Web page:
That same focus and integrity guided Zack’s merchandising plan for his new store. “I want to know where my money is going,” said Zack. Kitten Flower Boutique only sells the highest quality pieces.
Everything is expertly designed and crafted with the finest stone, natural bone, and metals that fully meet ASTM standards. The attention to detail is key. For example, all jewelry is internally threaded which means that a sharp thread never passes through your body.
“The internet is our best advertising. Most of our clients start out buying their pieces online. It’s cheaper and more convenient, but you get what you pay for,” said Zack.
He promised to never skimp on anything or cut corners when it came to what he would sell. “We only buy jewelry that is made in America,” said Zack. “I go out and visit the manufacturers and meet the people who make the jewelry.”
Zack works with NeoMetal, manufacturers of titanium and gold body jewelry located in Silverdale, WA. The company makes a point to employ older women, military widows, and the disabled and pay them a fair wage. “We want our money to go there.”
He pointed at a piece that was so delicate it was easy to miss. “These are black gold surface anchors with white opals made by Body Vision in Los Angeles,” he said while showing where they would be placed on the face. “They make almost all of our gold jewelry.”
By working with high-end manufacturers in the states, Zack can get better quality jewelry, faster, and order custom designs. Those designs sometimes enter production.
Economic Bubble
Open for almost six months, business could not be better. Zack and Kaitlin still work in the evenings, and they still don’t splurge on themselves. They are also fully part of the community.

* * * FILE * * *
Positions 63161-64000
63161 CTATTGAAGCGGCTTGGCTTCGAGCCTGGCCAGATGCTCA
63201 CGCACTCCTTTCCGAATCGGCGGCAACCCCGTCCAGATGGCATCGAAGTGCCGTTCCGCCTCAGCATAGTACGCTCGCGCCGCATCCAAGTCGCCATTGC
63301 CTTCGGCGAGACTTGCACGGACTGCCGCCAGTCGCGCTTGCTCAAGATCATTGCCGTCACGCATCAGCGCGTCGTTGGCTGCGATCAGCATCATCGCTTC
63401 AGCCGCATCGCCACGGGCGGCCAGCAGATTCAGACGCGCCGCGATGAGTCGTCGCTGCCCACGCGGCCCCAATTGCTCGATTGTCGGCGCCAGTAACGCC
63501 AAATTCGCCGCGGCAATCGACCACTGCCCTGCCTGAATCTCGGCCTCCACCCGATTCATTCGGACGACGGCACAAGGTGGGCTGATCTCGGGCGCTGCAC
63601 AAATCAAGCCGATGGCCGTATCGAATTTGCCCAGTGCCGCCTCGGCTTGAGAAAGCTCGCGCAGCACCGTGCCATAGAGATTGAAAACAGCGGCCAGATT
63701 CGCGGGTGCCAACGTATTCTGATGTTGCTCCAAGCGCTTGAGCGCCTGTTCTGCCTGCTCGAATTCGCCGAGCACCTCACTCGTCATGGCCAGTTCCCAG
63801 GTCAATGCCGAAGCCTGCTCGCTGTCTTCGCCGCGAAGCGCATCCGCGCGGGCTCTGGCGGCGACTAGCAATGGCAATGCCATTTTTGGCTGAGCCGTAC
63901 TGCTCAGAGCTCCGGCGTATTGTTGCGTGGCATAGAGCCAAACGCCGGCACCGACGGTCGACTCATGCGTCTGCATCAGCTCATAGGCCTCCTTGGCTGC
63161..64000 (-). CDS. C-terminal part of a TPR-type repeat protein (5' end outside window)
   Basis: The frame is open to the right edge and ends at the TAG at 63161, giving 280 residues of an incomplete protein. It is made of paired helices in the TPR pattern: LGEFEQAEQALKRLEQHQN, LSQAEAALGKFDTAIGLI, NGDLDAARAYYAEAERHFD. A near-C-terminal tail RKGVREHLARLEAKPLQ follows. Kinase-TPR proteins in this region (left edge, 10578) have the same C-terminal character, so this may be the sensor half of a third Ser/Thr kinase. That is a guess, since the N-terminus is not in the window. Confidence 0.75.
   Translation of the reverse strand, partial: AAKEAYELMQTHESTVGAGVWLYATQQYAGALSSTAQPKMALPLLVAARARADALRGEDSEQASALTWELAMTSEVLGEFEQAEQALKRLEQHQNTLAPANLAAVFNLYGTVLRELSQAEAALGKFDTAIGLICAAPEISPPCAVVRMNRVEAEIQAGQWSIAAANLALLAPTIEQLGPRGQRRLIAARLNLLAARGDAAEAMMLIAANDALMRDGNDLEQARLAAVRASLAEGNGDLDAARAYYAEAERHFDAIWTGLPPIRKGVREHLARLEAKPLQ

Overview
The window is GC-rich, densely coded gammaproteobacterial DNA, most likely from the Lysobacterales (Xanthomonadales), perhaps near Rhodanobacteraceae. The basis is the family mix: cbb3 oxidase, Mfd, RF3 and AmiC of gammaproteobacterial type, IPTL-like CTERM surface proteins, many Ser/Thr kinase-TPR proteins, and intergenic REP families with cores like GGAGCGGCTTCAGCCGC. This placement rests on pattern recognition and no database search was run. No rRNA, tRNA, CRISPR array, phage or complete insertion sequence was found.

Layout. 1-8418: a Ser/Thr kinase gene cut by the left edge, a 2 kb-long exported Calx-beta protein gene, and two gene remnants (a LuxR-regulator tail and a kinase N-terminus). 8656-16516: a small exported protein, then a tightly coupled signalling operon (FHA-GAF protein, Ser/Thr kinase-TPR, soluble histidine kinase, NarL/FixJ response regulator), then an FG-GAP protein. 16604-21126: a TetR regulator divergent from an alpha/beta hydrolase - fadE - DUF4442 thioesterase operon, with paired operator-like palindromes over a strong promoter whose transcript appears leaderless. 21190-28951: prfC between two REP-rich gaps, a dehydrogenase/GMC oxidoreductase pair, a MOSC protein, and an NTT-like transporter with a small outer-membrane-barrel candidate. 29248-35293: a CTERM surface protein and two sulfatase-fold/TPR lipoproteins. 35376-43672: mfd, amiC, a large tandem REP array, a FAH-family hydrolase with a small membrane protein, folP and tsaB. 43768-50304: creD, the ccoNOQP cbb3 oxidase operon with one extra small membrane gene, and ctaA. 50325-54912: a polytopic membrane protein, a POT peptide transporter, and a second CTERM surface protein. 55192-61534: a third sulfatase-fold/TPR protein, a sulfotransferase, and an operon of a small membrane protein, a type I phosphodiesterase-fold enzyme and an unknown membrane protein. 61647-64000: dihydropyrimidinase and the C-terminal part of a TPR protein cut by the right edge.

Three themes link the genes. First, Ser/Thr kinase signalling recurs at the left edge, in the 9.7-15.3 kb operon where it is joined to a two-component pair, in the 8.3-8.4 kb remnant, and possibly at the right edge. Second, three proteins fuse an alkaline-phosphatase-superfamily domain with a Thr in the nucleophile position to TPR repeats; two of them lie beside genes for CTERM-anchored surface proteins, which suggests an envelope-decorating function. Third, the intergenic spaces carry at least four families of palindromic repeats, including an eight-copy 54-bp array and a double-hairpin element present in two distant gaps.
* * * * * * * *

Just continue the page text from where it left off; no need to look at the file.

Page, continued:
He is a member of the Body Art Work Group of the Michigan Department of Community Health and is working with the City of Grand Rapids on developing scarification regulations. She is a member of the Eastown Business Association.
All the profits from the boutique are plowed back into the business. “Instead of selling junk and making a ton of money, I would rather buy another gold barbell or burl wood ear plug for someone who appreciates it,” said Zack.
Kaitlin, who handles client intake and prep, showed me around the the separated contaminated and sterilization rooms that Zack designed and built. Everything can be accessed without using hands. “There’s nothing like this place in West Michigan. But we still keep working,” she said.
Looking ahead, Zack is inspired by his time in Oregon, where small towns could support a chain of world-class piercing studios. “I am not a capitalist, but I want to create an economic bubble in the area,” he said.
“I want us to keep growing so that we can use the profits to open more shops so that we can provide opportunities for more people to get into this business.”
One day there may be a garden of Kitten Flower Boutiques across the region.

Steven Geoffrey de Polo, a resident of Grand Rapids, works in nonprofit fundraising. He also serves on the board of the Creative Youth Center and writes a monthly column for Revue Magazine.
Photography by Adam Bird